'prevents the assigning of a quality or effect to acts or conduct which they did not have or did not contemplate when they were performed. This danger is not present where statutes merely effect remedies or procedures. [citations omitted throughout]
Friel v. Cessna Aircraft Co., 751 F.2d 1037, 1039 (9th Cir. 1985).
In order to determine whether manifest injustice would result from retroactive application, Bradley requires the court to consider the nature of the parties, the nature of their rights, and the nature of the impact of the change in law upon those rights. Bradley, 416 U.S. at 717. First, this case does not resemble "mere private cases between individuals," where the court should struggle against retroactive application. Id. at 718. Rather it involves the role of federal law in deciding an issue of great public concern: the procedural rights afforded victims of discrimination.
Second, manifest injustice may also result if retroactive application would "deprive a person of a right that had matured or become unconditional." Id. at 720. Plaintiff's rights are enhanced, not limited, by retroactive application of the Act. The defendant has not argued this issue, but I note that a defendant has no unconditional right to limit the remedy available to a plaintiff. As Judge Patel observed, "the Supreme Court has upheld the retroactive application of laws which enhance economic penalties for conduct which occurred prior to the enactment of a statute." Stender, 780 F. Supp. at 1308, citing, Pension Benefit Guaranty Corp. v. R.A. Gray & Co., 467 U.S. 717, 728-31, 81 L. Ed. 2d 601, 104 S. Ct. 2709 (1984).
Third, the Supreme Court feared that manifest injustice might result "from the possibility that new and unanticipated obligations may be imposed upon a party without notice or an opportunity to be heard." Bradley, 416 U.S. at 720. This element was addressed by the court in Department of Mental Health:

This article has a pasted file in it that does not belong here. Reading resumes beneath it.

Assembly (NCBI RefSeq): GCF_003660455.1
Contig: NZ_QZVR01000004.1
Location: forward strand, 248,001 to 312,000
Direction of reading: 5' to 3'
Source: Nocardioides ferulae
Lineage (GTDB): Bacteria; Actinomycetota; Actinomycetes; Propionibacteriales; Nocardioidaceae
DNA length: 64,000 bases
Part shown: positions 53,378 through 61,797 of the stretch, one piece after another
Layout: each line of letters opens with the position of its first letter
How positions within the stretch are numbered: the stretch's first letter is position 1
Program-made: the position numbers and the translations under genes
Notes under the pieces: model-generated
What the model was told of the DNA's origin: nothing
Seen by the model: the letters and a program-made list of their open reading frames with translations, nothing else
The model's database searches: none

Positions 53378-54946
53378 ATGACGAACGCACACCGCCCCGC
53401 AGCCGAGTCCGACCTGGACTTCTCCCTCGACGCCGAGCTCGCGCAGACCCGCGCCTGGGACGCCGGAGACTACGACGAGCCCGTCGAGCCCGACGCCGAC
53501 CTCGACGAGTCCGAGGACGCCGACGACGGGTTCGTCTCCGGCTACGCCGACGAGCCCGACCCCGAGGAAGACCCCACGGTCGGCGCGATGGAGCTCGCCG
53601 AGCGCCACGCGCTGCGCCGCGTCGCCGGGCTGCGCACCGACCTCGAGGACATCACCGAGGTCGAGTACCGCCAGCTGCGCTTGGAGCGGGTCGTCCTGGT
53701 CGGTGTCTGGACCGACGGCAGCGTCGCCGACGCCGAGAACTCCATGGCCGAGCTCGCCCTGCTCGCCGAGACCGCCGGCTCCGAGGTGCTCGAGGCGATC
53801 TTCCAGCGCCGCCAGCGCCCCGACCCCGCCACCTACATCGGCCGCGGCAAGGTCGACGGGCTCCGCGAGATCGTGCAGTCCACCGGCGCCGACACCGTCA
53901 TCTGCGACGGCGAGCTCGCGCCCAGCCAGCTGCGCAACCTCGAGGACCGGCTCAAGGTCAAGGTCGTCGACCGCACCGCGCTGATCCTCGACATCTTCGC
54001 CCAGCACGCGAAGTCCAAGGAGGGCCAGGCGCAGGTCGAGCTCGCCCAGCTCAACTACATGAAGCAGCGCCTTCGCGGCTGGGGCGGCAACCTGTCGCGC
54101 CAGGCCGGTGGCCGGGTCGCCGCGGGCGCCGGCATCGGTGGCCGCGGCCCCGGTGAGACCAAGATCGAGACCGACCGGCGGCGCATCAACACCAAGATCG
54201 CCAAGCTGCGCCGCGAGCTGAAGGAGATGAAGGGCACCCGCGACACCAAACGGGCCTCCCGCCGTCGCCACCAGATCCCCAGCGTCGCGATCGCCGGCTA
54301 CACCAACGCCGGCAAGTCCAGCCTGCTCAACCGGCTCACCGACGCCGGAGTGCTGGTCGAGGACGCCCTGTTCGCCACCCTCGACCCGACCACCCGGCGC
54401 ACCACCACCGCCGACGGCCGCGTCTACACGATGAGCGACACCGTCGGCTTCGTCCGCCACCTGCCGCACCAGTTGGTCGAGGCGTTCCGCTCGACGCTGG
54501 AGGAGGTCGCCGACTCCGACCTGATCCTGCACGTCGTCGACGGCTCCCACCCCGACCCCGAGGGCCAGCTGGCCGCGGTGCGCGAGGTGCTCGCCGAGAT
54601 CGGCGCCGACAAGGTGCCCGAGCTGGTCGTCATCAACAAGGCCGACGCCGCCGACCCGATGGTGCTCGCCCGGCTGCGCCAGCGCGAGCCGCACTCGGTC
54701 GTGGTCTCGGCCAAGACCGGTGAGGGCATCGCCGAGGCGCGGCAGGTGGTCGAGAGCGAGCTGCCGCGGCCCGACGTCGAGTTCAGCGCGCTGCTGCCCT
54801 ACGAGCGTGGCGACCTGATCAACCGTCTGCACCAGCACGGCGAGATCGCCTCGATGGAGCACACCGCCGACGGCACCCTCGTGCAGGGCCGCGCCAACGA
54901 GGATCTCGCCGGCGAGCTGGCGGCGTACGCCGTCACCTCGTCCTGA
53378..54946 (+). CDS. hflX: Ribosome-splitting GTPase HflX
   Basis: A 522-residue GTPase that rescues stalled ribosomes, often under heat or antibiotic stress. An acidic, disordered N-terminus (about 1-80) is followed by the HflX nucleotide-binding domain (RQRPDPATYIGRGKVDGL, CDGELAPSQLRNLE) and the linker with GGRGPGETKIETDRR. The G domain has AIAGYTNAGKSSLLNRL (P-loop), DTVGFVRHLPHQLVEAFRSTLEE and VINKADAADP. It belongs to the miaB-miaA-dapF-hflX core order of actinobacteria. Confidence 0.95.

The parties retain their due process rights to fully litigate the issues, the only difference is that Intervenor will now be entitled to a jury trial on the issues of intentional discrimination and compensatory damages (a right long guaranteed in most litigation by the Constitution and jealously guarded in the law) and to be fully compensated for any harm she suffered by reason of discrimination. By the same token, Defendant retains all its rights not to be subjected to liability, unless and until Intervenor and/or Plaintiff bear the burden of proof and demonstrate intentional discrimination. Compensatory damages may only be recovered where "Respondent . . . engaged in unlawful intentional discrimination . . . ." 1991 Civil Rights Act Section 102(a) amending 42 U.S.C. § 1981a.
785 F. Supp. at 854. There has been no showing in this case that provision of a jury trial and compensatory damages will unfairly impose new and unanticipated obligations on either party. In conclusion, I find that manifest injustice would not result from the retroactive application of the Civil Rights Act of 1991.
For the foregoing reasons, the Navy's motion to dismiss is denied. The denial is without prejudice to raise the issue again if the Ninth Circuit rules directly on this point. The plaintiff's objections to the declarations submitted by the Navy are denied as moot.
IT IS SO ORDERED:
JOHN S. RHOADES, SR.
UNITED STATES DISTRICT JUDGE